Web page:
Friday, July 13, 2007

Land of opportunity, land of the free?

Can more freedom make us less free? It seems like an odd question. But an editorial in the New York Times provides an interesting answer. It looks at the effects of unfettered markets.

When questioned about the enormous income inequality in the United States, the cheerleaders of America’s unfettered markets counter that everybody has a shot at becoming rich here. The poor, we are told, can use their own bootstraps. Unfortunately, the American dream is not that broadly accessible.

Why might they say that? Read on.

Recent research surveyed by the Organization for Economic Cooperation and Development, a governmental think tank for the rich nations, found that mobility in the United States is lower than in other industrial countries. One study found that mobility between generations — people doing better or worse than their parents — is weaker in America than in Denmark, Austria, Norway, Finland, Canada, Sweden, Germany, Spain and France. In America, there is more than a 40 percent chance that if a father is in the bottom fifth of the earnings’ distribution, his son will end up there, too. In Denmark, the equivalent odds are under 25 percent, and they are less than 30 percent in Britain.

America’s sluggish mobility is ultimately unsurprising. Wealthy parents not only pass on that wealth in inheritances, they can pay for better education, nutrition and health care for their children. The poor cannot afford this investment in their children’s development — and the government doesn’t provide nearly enough help.

Tax, of course, pays for education, nutrition and health care for children, and thus provides people with a route to more social mobility and more freedom to move up the rungs of the income ladder. The mood in America and other parts of the English-speaking world seems to be swinging away from the demonisation of tax, on all sides of the political spectrum. Globalisation is one reason why people worry: take, for example, the words of Matthew Slaughter, one of President George W. Bush’s former economic advisors, or of Murilo Portugal, an IMF deputy managing director. Or look at the debate over the distorted tax treatment of private equity that has been raging on both sides of the Atlantic. (Read more about it in these July 2007 stories in the New York Times, the Financial Times, and Newsweek; TJN has submitted evidence to the UK House of Commons' Treasury Select Committee examining private equity. Read about it here.)

The more level the playing field on tax, the more freedom people will have to prosper. And, while we're on the subject of freedom, better international tax co-operation and exchange of tax information between countries would also provide democratically elected governments with more freedom to set their own tax policies without having to succumb to the pressures exerted from crime-addled tax havens and other jurisdictions. We will be turning to this tax competition shortly . . . .


Anonymous Anonymous said...

You might be interested in the following letter to the Financial Times, unpublished alas!

----- Original Message -----
From: Dane Clouston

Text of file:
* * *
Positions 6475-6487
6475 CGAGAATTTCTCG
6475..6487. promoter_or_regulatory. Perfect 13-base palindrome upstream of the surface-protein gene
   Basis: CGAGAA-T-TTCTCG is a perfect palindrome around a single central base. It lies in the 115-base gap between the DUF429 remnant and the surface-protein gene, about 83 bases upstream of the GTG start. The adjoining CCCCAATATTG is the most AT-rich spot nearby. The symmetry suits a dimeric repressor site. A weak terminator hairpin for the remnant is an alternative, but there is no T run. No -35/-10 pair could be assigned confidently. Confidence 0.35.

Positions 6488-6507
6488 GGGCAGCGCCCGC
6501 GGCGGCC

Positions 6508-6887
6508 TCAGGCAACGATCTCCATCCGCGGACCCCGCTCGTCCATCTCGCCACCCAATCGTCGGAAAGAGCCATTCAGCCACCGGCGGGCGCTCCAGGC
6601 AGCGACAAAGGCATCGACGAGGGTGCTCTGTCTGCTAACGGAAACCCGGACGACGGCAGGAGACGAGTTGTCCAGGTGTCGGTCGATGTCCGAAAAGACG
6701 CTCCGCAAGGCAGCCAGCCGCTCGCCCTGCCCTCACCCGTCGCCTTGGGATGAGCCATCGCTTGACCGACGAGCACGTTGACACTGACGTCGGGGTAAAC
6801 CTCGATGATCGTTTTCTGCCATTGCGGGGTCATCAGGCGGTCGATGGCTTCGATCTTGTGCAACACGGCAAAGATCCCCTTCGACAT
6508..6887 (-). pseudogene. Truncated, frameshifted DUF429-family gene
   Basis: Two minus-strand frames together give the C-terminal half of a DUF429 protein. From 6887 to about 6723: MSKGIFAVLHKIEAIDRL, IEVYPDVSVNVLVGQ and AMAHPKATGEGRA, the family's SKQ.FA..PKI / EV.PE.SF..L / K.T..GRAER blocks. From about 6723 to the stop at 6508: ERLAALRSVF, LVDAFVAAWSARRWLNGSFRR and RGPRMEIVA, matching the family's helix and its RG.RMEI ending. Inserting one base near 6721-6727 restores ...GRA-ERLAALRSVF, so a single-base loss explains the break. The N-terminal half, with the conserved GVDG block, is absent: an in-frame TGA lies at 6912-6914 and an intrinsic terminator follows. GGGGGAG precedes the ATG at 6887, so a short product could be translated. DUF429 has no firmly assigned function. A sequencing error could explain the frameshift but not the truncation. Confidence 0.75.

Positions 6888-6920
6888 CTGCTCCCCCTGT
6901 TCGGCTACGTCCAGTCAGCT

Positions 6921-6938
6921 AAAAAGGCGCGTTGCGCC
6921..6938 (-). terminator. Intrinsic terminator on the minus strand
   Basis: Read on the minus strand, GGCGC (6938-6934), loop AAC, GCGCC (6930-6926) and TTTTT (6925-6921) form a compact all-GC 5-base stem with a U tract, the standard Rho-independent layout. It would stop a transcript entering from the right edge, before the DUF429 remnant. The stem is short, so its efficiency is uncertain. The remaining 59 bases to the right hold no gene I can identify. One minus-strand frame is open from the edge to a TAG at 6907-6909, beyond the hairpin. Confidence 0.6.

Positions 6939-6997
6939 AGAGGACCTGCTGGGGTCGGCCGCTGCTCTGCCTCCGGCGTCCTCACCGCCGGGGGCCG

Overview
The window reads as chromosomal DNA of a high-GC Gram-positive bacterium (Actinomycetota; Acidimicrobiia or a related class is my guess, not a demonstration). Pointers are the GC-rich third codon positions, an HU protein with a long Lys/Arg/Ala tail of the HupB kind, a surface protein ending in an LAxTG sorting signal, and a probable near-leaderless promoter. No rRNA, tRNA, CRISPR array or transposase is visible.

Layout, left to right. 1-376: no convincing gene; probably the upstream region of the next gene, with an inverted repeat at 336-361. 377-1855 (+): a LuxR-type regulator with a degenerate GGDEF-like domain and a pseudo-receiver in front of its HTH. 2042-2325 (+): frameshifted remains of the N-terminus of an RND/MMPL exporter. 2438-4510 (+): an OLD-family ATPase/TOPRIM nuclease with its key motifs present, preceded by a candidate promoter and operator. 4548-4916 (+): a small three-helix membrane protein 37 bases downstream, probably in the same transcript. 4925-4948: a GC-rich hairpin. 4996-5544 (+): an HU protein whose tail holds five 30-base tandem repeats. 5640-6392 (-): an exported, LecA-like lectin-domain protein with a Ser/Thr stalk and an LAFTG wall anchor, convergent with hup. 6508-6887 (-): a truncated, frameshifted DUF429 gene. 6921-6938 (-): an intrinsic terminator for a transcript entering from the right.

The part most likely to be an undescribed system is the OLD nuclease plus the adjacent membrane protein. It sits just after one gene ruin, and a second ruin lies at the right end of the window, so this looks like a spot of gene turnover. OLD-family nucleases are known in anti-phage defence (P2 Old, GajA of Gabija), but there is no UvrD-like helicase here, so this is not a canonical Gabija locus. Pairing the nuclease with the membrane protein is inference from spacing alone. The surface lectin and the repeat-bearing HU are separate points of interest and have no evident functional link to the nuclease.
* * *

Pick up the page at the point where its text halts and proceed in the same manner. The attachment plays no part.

To: Letters Editor Financial Times ; Rt Hon David Cameron MP ; George Osborne MP ; Rt Hon Oliver Letwin MP ; Martin Wolf ; Heather Davidson
Sent: Thursday, July 19, 2007 10:56 AM
Subject: Private Equity and Inheritance - Working rich, good! Undeserving rich, bad?

Letters Editor
Financial Times

June 19 2007

Dear Editor,

Private Equity and Inheritance - Working rich, good! Undeserving rich, bad?

Heaven preserve us from "animosity against the working rich"! (your leading article today on the taxation of private equity). But what about animosity against the undeserving rich? What about those who inherit tax-free vast fortunes of assets exempt from the so-called 'Inheritance' Tax - actually a tax on the cumulative total of lifetime giving and deathtime bequeathing. Such exempt assets are too numerous to mention here. However, they do include all unquoted private equity as well as any equity quoted only on the Alternative Investment Market.

Not being horrible or anything - like having an outburst of animosity to the undeserving rich - but is it right that ordinary asset and home owners pay 40% on the lifetime total of anything that they give or bequeath above £285,000, while owners of exempt assets too numerous to mention pay no tax at all on giving or bequeathing? Might your editorial one day call for the reform not only of taxes on private equity income and capital gains but also of the inheritance and receipt of all unearned capital - capital the undeserving rich have done absolutely nothing to create, earn, make or save themselves?

A judicious redistribution of the private ownership of wealth in each new generation of our increasingly unequal democratic capitalist country is long overdue. The conservative Disraeli used British Universal Suffrage - votes - on his terms - to gain power. Might the conservative Cameron use British Universal Inheritance - capital - on his terms - to gain power? Or will the socialist Brown beat him to it? Oh for The Liberal Party (not the EU-fanatic LIb Dems)! - whose policy it already is.

Director, OPPORTUNITY - The Campaign for British Universal Inheritance
(Formerly Liberal Parliamentary Candidate for Newbury,1970 and Feb and Oct 1974 - Con 24,000, Lib 23,000, Lab 10,000.)
PO Box 1148 Oxford OX44 7AT
Tel; 01865 400421

4:40 am  

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